Venmo also points out that savvy scammers may ask you to not mark the payment as a purchase. This is only for their benefit since items tagged as purchases on your Venmo profile are covered with Venmo purchase protection.

7. Concert ticket scams

Concert ticket scams are a type of purchase scam. This scam has grown in popularity as the price of concert tickets continues to climb. Essentially, scammers post valuable concert tickets online that can only be transferred digitally. They ask for payments using a mobile payment app like Venmo, PayPal, or Cash App while refusing to meet in person to accept actual cash and make the transfer in person. They may even have screenshots that show the concert tickets in their account, which are almost certainly fake as well.

When you transfer money to one of these thieves, your cash is gone and you don't receive the concert tickets.

8. Impersonation scams

Scammers often go to great lengths to get their hands on other people's money, and they may even create new social media accounts or update old ones to impersonate someone you know. From there, they might send money and request it back or make up a story of why they need money quickly.In either scenario, the account is fake and any money you send is gone for good.

9. Unexpected payments from strangers

Another Venmo scam takes place when someone you don't know sends you money via the app then asks you to send it back as a new payment. It may be hard to pinpoint the exact scam someone is trying here, but Venmo says you should never send money back to someone you don't know. You should contact the Venmo support team instead since they may be able to help you reverse or decline the suspicious payment.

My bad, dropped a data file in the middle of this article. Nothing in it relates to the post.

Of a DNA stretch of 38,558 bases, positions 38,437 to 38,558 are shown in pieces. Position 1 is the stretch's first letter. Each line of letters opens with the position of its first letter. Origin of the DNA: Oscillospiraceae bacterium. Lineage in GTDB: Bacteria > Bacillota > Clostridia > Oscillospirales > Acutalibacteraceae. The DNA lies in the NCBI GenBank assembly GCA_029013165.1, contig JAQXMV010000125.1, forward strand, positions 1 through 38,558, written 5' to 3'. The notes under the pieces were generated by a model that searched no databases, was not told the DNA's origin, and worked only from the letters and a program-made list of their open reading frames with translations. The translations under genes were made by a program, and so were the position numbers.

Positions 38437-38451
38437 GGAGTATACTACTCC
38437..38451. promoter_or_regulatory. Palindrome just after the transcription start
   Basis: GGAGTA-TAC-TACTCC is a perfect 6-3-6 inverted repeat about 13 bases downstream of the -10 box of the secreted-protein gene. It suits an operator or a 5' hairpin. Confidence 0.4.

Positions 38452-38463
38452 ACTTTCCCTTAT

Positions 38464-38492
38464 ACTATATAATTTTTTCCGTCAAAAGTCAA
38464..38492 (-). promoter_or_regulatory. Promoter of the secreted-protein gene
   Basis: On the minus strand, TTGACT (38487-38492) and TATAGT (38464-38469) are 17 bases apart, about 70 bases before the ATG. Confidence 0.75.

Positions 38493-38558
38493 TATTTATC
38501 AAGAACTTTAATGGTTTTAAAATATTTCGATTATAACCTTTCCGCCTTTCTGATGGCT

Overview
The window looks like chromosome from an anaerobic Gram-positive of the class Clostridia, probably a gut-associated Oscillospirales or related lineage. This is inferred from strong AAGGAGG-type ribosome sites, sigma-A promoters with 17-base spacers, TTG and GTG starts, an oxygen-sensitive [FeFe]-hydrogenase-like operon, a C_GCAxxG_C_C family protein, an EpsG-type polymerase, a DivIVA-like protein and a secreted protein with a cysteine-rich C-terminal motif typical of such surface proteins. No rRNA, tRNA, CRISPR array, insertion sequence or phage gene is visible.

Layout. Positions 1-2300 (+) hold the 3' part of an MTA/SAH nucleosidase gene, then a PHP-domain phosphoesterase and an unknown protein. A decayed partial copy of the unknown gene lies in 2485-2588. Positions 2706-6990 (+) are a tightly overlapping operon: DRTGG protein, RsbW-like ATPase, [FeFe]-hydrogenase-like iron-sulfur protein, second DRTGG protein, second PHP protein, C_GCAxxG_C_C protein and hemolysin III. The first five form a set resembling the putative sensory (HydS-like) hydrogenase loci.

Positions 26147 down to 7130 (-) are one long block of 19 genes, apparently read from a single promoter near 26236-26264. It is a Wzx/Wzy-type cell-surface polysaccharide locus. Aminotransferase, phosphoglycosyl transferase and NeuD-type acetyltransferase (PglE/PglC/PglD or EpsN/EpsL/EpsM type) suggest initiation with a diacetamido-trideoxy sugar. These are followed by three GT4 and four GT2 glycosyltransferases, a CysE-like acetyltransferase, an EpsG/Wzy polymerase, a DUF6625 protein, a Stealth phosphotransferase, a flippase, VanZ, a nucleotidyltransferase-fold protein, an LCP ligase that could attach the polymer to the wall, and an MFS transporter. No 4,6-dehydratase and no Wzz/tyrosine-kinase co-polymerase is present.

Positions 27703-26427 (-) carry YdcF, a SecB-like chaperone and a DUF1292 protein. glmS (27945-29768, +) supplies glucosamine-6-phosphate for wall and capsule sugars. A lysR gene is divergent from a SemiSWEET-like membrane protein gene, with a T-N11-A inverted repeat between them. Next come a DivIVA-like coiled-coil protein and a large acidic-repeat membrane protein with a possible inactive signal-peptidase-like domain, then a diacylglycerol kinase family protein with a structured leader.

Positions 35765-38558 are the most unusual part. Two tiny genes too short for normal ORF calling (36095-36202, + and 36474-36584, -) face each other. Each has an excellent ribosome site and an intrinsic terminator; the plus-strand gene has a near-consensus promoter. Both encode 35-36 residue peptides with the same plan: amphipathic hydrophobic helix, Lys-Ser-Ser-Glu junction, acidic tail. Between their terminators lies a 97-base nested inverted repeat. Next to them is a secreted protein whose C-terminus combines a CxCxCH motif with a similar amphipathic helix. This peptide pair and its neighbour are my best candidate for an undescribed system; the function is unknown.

10. Make-money-quick scams

You might also receive a text message or a call from someone who says they can help you make money with Venmo quickly. They might ask you to make a small upfront payment to get a larger amount in return. Or they might try to coerce you into investing into stocks or crypto with the promise of a nice payout.

Of course, you'll never get the money back, much less more than you paid. This is one of those situations that can be avoided by steering clear of money transfers to or from strangers on the app.

11. Paper check scams

It's also common for scammers to use old tools to try out new scams. For example, they might send you a paper check in the mail only to ask you to send the money back using the Venmo app.